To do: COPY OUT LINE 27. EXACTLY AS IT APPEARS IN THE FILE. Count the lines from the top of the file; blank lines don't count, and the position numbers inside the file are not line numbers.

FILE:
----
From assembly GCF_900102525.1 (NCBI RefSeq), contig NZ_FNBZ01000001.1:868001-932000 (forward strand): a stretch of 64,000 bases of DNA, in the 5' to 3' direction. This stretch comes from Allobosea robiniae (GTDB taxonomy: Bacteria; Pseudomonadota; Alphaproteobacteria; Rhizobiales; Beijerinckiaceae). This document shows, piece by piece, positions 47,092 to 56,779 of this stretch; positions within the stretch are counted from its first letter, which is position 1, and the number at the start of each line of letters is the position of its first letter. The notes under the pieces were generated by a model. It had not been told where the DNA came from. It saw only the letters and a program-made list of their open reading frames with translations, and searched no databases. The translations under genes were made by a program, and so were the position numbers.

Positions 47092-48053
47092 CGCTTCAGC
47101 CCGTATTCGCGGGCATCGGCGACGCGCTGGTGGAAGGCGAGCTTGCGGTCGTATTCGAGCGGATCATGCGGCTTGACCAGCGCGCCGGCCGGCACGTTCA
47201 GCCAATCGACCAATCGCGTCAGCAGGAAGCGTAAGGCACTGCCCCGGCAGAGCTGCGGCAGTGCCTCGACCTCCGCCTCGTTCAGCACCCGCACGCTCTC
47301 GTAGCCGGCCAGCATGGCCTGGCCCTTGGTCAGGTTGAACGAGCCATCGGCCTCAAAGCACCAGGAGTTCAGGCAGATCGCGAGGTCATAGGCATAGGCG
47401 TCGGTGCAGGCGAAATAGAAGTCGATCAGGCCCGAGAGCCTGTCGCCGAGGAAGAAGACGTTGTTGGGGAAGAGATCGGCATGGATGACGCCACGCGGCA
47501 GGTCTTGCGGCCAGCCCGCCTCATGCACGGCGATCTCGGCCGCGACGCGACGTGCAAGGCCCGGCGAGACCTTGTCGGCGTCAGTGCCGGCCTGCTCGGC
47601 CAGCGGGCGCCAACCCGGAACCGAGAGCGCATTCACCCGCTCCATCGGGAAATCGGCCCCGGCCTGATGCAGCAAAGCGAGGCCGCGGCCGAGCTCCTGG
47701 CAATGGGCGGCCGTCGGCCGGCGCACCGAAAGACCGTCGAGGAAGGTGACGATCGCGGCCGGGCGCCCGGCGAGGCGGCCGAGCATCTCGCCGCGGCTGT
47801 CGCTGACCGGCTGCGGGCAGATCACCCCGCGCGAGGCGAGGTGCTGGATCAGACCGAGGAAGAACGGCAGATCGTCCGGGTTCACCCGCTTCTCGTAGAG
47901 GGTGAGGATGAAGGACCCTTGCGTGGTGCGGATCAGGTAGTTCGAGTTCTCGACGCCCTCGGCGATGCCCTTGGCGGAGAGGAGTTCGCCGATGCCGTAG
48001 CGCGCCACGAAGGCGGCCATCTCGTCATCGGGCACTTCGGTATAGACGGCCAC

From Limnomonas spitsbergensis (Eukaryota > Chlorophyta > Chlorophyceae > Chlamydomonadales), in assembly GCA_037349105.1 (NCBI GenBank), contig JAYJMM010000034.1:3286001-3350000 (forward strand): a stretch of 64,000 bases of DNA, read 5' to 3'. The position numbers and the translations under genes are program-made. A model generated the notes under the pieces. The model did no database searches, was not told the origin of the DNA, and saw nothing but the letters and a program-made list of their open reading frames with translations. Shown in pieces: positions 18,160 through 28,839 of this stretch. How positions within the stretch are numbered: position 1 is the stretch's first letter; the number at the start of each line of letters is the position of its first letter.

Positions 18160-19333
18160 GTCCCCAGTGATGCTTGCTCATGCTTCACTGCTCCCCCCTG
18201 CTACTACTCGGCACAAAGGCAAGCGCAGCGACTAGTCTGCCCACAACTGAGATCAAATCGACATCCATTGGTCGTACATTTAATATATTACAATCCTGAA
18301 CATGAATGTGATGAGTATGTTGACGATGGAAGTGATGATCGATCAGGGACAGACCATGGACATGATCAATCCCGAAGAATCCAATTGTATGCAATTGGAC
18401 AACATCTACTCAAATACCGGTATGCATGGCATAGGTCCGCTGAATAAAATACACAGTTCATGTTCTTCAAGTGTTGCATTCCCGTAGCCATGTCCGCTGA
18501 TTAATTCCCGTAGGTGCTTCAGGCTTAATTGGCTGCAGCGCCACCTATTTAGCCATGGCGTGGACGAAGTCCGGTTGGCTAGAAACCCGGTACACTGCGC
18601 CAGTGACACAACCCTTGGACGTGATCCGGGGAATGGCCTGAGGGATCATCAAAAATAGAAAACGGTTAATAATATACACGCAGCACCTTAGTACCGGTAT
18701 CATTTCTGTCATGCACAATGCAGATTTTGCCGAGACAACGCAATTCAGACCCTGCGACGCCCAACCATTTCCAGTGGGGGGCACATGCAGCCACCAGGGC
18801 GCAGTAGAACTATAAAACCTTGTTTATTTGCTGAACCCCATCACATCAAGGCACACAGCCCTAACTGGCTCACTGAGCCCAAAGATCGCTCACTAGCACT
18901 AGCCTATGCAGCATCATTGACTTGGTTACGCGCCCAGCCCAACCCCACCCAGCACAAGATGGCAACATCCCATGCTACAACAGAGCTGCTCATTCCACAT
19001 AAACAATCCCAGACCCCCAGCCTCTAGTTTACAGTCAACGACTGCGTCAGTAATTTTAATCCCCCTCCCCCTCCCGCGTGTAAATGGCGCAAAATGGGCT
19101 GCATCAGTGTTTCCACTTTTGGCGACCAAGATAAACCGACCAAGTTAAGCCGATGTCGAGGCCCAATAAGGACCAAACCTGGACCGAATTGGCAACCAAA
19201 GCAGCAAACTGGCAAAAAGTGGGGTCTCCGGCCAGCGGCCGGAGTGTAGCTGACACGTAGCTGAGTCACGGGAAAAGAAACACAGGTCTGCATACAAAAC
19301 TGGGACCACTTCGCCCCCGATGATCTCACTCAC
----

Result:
19201 GCAGCAAACTGGCAAAAAGTGGGGTCTCCGGCCAGCGGCCGGAGTGTAGCTGACACGTAGCTGAGTCACGGGAAAAGAAACACAGGTCTGCATACAAAAC